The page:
Many massage therapists utilize aromatherapy—the use of specific essential oils’ scents to effect health and healing—during sessions, and much research into aromatherapy has shown it to benefit a variety of conditions. New research illuminates how our sense of smell works.

Among the studies on aromatherapy, researchers have found aromatherapy massage to be an effective treatment for menopausal symptoms; to effect short-term relief of cancer patients’ anxiety and depression; to have general health benefits; and to improve sleep in advanced cancer patients.

When odor-producing molecules, known as odorants, pass through the nose, they trigger intracellular changes in a subset of the approximately 400 different varieties of olfactory sensory neurons housed in the nose’s internal membrane tissue. The unique reaction pattern produced, known as the olfactory code, is sent as a signal to the brain, which leads to perception of odors.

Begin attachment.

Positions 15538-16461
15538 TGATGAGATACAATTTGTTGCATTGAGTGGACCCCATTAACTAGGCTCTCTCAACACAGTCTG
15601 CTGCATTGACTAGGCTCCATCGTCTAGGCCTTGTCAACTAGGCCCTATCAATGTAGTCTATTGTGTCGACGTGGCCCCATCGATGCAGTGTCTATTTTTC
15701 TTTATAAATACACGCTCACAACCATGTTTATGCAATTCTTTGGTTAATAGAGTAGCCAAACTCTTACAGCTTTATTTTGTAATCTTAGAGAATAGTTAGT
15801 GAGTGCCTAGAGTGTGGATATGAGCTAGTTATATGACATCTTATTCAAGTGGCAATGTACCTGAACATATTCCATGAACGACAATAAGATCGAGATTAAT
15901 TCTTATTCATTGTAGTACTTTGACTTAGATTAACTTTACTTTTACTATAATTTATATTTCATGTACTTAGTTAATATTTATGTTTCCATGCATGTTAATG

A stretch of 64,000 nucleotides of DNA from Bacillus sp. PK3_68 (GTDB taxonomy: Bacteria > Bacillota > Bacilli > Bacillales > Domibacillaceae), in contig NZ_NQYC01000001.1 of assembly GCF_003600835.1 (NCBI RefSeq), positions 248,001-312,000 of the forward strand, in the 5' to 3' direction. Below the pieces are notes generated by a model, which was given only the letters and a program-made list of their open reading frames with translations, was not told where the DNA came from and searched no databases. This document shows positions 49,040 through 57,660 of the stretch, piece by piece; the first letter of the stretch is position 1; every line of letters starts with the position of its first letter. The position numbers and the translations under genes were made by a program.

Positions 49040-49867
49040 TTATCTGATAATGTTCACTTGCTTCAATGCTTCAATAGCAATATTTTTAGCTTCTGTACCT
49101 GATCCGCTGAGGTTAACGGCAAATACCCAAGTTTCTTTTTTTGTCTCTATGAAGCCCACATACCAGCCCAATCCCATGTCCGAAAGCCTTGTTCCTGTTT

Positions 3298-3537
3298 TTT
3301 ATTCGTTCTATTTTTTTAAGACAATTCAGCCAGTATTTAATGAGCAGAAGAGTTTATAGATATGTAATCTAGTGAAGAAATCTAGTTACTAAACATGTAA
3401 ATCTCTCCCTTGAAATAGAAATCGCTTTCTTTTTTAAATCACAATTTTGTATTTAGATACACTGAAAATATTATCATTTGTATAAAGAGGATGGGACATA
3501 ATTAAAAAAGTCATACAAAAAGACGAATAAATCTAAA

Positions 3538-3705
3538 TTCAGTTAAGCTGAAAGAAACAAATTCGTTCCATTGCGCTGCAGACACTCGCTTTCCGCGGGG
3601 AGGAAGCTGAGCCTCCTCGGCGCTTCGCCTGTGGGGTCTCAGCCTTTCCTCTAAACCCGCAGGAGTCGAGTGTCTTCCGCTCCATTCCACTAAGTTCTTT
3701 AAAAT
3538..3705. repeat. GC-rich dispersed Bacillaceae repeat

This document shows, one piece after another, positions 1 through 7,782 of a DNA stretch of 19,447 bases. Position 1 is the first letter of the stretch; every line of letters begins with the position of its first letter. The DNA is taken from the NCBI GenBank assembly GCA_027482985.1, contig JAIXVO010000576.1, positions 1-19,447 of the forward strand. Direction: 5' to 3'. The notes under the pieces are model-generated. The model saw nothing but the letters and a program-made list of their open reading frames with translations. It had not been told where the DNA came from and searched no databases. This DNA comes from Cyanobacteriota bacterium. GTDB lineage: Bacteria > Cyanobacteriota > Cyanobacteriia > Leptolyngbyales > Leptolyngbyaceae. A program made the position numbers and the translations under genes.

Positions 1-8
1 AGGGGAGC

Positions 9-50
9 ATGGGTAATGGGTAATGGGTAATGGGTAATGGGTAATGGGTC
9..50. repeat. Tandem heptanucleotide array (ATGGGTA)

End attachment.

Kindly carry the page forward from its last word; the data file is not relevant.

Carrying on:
Researchers at The City College of New York studied how these receptor cells respond when odorants change their shape, and found that shape changes in aroma-producing molecules determine the fragrances we detect.

Their findings were reported in the journal “Chemistry & Biology.”